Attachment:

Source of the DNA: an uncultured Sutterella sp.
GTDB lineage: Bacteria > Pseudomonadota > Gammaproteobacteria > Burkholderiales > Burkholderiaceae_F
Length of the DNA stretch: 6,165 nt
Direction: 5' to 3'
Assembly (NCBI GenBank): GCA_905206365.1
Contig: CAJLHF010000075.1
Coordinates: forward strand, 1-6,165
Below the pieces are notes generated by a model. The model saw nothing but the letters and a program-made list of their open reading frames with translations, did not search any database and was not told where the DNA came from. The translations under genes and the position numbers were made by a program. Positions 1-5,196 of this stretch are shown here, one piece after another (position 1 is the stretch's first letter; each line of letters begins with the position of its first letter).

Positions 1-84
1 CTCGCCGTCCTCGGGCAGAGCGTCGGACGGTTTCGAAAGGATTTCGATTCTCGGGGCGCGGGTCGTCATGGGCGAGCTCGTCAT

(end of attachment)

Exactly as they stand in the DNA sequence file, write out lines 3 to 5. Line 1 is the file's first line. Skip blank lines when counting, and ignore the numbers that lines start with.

Length of the DNA stretch: 6,165 nt
Direction: 5' to 3'
Assembly (NCBI GenBank): GCA_905206365.1